TOKYO (Reuters) - Engineers have stopped highly radioactive water leaking into the sea from a crippled Japanese nuclear power plant, the facility’s operator said on Wednesday, a breakthrough in the battle to contain the worst nuclear crisis since Chernobyl.
However, Tokyo Electric Power (TEPCO) still needs to pump contaminated water into the sea because of a lack of storage space at the facility.
“The leaks were slowed yesterday after we injected a mixture of liquid glass and a hardening agent and it has now stopped,” a TEPCO spokesman told Reuters.
Desperate engineers had been struggling to stop the leaks and had used sawdust, newspapers and concrete as well as liquid glass to try to stem the flow of the highly-contaminated water.
Japan is facing its worst crisis since World War Two after a 9.0 magnitude earthquake and tsunami hit its northeast coast, leaving nearly 28,000 people dead or missing, thousands homeless, and rocking the world’s third-largest economy.
Samples of the water used to cool reactor No. 2 were 5 million times the legal limit of radioactivity, officials said on Tuesday, adding to fears that contaminants had spread far beyond the disaster zone.
The government is considering imposing radioactivity restrictions on seafood for the first time in the crisis after contaminated fish were found.
India also became the first country to ban food imports from all areas of Japan over radiation fears.
Workers are still struggling to restart cooling pumps — which recycle the water — in four reactors damaged by the earthquake and tsunami.
Until those are fixed, they must pump in water from outside to prevent overheating and meltdowns. In the process, that creates more contaminated water that has to be pumped out and stored somewhere else or released into the sea.
TEPCO has offered “condolence money” to those affected in the Fukushima region where the plant is based. But one city rejected the money and local mayors who came to Tokyo to meet Prime Minister Naoto Kan demanded far more help.
“We have borne the risks, co-existed and flourished with TEPCO for more than 40 years, and all these years, we have fully trusted the myth that nuclear plants are absolutely safe,” said Katsuya Endo, the mayor of Tomioka town.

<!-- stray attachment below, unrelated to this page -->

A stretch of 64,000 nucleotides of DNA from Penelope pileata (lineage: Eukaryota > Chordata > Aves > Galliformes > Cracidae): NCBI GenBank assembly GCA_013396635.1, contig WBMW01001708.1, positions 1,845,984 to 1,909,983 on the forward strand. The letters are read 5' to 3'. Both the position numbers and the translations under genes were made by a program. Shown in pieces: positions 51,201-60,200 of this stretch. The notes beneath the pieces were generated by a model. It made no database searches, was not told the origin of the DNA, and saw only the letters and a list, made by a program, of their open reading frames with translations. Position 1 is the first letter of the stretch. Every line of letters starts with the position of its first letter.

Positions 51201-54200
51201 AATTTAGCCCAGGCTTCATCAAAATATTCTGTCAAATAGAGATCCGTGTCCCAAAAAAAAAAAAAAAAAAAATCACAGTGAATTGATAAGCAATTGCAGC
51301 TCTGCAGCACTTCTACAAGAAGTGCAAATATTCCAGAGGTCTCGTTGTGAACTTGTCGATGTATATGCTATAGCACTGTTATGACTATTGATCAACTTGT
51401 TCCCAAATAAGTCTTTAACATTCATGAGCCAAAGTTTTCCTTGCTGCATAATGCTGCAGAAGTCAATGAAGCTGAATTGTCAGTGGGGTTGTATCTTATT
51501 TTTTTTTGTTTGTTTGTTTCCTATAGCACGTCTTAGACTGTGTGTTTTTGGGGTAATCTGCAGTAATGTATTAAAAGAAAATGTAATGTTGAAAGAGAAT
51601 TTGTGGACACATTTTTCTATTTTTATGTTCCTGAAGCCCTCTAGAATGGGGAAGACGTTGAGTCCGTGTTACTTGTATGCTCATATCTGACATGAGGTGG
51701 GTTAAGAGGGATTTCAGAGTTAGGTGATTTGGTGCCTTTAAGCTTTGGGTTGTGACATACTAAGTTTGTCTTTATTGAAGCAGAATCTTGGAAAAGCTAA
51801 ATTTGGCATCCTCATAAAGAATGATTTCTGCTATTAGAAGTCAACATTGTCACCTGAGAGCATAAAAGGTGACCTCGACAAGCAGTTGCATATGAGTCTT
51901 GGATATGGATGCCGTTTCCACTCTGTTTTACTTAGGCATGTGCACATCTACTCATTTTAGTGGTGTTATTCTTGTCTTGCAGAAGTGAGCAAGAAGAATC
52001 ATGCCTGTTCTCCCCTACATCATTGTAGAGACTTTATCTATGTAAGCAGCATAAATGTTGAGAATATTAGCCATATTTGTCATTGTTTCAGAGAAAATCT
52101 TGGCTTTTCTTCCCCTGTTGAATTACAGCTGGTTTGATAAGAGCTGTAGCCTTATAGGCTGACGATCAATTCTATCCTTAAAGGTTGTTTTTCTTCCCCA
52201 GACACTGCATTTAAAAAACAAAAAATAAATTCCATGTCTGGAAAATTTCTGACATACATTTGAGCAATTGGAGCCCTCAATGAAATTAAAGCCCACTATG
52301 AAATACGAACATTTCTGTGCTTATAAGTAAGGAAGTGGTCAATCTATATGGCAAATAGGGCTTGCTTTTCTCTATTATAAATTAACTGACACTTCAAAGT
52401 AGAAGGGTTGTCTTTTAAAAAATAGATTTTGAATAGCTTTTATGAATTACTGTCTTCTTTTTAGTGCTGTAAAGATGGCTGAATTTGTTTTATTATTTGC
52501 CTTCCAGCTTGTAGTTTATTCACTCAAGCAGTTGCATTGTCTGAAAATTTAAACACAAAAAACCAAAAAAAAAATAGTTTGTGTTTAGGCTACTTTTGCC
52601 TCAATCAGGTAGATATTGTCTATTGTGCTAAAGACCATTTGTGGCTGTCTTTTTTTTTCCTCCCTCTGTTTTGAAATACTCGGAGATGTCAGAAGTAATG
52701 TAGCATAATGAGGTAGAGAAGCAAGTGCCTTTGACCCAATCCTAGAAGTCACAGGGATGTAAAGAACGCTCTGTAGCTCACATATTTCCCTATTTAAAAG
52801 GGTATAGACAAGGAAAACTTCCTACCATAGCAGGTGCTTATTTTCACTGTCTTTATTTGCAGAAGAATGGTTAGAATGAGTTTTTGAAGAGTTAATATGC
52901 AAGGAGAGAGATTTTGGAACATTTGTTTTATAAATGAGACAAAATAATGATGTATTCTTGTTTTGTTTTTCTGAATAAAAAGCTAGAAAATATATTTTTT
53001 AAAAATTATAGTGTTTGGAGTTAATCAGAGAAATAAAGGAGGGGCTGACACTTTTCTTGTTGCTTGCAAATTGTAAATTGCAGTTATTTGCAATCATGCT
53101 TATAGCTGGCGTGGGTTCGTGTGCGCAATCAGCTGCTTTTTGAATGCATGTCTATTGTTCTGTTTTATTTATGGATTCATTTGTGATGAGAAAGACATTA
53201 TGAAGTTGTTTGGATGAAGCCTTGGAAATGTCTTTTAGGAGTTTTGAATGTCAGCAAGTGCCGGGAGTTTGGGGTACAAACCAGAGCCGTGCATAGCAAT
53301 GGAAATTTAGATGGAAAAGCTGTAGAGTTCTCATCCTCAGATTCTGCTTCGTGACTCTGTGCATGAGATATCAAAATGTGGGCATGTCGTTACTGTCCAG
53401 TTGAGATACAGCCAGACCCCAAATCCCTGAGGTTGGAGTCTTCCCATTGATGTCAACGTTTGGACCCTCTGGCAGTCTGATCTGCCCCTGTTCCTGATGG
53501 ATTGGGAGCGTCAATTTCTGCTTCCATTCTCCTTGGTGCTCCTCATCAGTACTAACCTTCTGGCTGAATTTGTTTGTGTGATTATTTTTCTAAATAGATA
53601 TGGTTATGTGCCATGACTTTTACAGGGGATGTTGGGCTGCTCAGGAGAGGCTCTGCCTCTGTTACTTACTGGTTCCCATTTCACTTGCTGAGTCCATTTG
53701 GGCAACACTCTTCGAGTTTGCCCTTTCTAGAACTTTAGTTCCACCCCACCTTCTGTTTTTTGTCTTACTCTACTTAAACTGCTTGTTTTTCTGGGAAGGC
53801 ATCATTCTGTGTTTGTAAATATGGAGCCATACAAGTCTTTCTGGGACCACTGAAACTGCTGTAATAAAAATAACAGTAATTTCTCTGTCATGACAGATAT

He was one of eight Fukushima prefecture mayors who went to Kan to demand compensation and support for employment, housing and education for the tens of thousands of crisis evacuees.
There is a total of 60,000 tonnes of highly contaminated water in the plant after workers poured in seawater when fuel rods experienced partial meltdown after the earthquake and tsunami hit northeast Japan on March 11.
TEPCO on Monday had to start releasing 11,500 tonnes of low-level radioactive seawater after it ran out of storage capacity for more highly contaminated water. The release will continue until Friday.
Asked about media reports some countries had complained about Japan’s dumping seawater back into the ocean, Hidehiko Nishiyama, deputy director-general of Japan’s Nuclear and Industrial Safety Agency (NISA), said Japan was trying to adhere to its obligations under the United Nations Convention on the Law of the Sea to avoid contamination of the ocean.
The dumping of the contaminated water was being done in the face of a national emergency and would not have a significant impact on human health, he said.
Radioactive iodine of up to 4,800 times the legal limit has been recorded in the sea near the plant. Caesium was found at levels above safety limits in tiny kounago fish in waters off Ibaraki Prefecture, south of Fukushima, local media reported.
Iodine-131 in the water near the sluice gate of reactor No. 2 hit a high on April 2 of 7.5 million times the legal limit. The water, which was not released into the ocean, fell to 5 million times the legal limit on Monday.
TEPCO said it had started paying token “condolence money” of 20 million yen ($238,000) each to local governments in towns near the reactors to aid people evacuated from around its stricken plant or affected by the radiation crisis.
It faces a huge bill for the damage caused by its crippled reactors, but said it must first assess the extent of damage before paying actual compensation.
“We are still in discussion as to what extent we will pay on our own and to what extent we will have assistance from the government, TEPCO executive vice-president Takashi Fujimotohe told a news conference.
Fishermen from neighboring Ibaraki prefecture saw prices for flounder and sea bream tumble by 65 percent as buyers shunned their catch. Their union said they, too, would see compensation from TEPCO and from the government.
India on Tuesday announced a three-month ban on imports of processed foods, fruits and vegetables from the whole of Japan, becoming the first country to introduce a blanket ban.
The world’s costliest natural disaster has caused power blackouts and cuts to supply chains, threatening Japan’s economic growth and the operations of global firms from semiconductor makers to shipbuilders.
($1 = 84.040 Japanese Yen)
Additional reporting by Linda Sieg, Leika Kihara, Tetsushi Kajimoto, Chikako Mogi in Tokyo and Ratnayjyoti Dutta in New Delhi; Writing by Paul Eckert; Editing by Dean Yates